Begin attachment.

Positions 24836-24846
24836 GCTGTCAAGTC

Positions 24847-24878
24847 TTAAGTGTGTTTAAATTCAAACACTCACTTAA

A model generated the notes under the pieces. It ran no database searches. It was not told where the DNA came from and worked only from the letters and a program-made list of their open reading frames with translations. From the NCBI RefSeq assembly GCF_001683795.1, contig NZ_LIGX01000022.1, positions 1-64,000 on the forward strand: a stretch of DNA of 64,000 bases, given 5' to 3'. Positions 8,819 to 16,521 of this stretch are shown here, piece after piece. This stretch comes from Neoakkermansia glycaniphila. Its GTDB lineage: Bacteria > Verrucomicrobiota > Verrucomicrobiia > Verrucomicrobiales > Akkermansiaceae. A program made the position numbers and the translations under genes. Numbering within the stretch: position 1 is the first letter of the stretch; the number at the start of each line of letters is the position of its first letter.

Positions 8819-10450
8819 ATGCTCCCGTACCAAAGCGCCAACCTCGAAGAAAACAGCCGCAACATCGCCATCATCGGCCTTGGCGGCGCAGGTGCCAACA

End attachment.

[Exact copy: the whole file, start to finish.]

Positions 24836-24846
24836 GCTGTCAAGTC

Positions 24847-24878
24847 TTAAGTGTGTTTAAATTCAAACACTCACTTAA

A model generated the notes under the pieces. It ran no database searches. It was not told where the DNA came from and worked only from the letters and a program-made list of their open reading frames with translations. From the NCBI RefSeq assembly GCF_001683795.1, contig NZ_LIGX01000022.1, positions 1-64,000 on the forward strand: a stretch of DNA of 64,000 bases, given 5' to 3'. Positions 8,819 to 16,521 of this stretch are shown here, piece after piece. This stretch comes from Neoakkermansia glycaniphila. Its GTDB lineage: Bacteria > Verrucomicrobiota > Verrucomicrobiia > Verrucomicrobiales > Akkermansiaceae. A program made the position numbers and the translations under genes. Numbering within the stretch: position 1 is the first letter of the stretch; the number at the start of each line of letters is the position of its first letter.

Positions 8819-10450
8819 ATGCTCCCGTACCAAAGCGCCAACCTCGAAGAAAACAGCCGCAACATCGCCATCATCGGCCTTGGCGGCGCAGGTGCCAACA